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  Tuesday, March 31, 2020
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Russia's nuclear chief said Thursday that attempts to deny certain countries access to peaceful nuclear technologies are both immoral and futile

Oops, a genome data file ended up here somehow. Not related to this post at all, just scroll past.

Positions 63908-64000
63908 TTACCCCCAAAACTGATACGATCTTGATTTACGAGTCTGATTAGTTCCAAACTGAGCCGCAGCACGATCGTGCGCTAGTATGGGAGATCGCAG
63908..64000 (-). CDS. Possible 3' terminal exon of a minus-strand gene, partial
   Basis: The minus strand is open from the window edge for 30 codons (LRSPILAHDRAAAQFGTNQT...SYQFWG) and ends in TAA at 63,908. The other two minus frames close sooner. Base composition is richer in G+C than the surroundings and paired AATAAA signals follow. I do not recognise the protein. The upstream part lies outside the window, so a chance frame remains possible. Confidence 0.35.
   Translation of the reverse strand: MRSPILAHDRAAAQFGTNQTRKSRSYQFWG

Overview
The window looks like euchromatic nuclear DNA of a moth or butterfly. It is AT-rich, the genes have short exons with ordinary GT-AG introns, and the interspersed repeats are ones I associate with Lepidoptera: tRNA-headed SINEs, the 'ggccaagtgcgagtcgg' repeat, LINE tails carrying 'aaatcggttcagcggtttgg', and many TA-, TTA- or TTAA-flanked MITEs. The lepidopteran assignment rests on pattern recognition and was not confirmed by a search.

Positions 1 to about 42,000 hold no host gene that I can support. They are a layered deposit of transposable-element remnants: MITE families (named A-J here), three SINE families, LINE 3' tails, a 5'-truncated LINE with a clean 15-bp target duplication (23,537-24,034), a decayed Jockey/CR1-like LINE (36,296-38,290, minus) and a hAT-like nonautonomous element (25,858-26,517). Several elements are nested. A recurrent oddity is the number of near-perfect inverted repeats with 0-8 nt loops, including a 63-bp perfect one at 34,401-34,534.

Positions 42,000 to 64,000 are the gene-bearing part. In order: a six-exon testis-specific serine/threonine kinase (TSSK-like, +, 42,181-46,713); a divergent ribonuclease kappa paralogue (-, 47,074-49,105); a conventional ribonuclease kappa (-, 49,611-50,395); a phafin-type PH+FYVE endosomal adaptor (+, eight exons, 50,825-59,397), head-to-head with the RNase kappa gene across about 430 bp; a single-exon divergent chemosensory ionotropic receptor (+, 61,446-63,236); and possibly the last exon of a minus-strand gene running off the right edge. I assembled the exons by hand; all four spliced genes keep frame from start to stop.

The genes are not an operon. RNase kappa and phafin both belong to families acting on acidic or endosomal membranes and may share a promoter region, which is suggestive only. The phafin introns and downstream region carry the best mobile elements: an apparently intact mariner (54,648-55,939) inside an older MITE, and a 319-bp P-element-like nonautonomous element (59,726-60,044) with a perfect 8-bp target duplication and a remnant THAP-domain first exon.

Russia's nuclear chief said Thursday that attempts to deny certain countries access to peaceful nuclear technologies are both immoral and futile. Russia has consistently supported the right of countries to develop nuclear energy, and has come under criticism from other nuclear powers over its cooperation with Iran, where Russians are building the country's first nuclear power plant. Sergei Kiriyenko, speaking at an international conference in Luxembourg on preventing nuclear catastrophes, stressed the importance of two unconditional rights: "On the one hand, any country should have access to civilian nuclear energy, and on the other the international community should make sure that security and non-proliferation guarantees are observed." Trying to stop other countries from developing nuclear power "is becoming impossible, both from a legal and a moral point of view," he said. At the start of the conference, Kiriyenko read out an address from Russian President Vladimir Putin. The president described the Treaty on the Non-Proliferation of Nuclear Weapons (NPT) as a cornerstone of international security and stability, and said Moscow had been honoring its disarmament commitments under the treaty. Putin, who concluded his visit to Vienna earlier Thursday, will attend the Luxembourg conference later in the day. Kiriyenko also highlighted Russia's decommissioning of its materials for nuclear fission bombs, under its NPT commitments. The dispute over Iran's nuclear program, which some states believed is geared towards developing nuclear weapons, took a new twist on the weekend when the head of the UN nuclear watchdog publicly admitted that it was too late to force Tehran to fold up its uranium enrichment plans as demanded by the United Nations Security Council, and argued instead for inspection measures to prevent a further expansion of the Iranian nuclear program. Following his remarks the United States, which has consistently pressed for harsh sanctions against the Islamic Republic, said it would lodge a complaint against ElBaradei, citing concerns that his comments could undermine UN Security Council efforts. European nations have signaled their backing for Washington's position.
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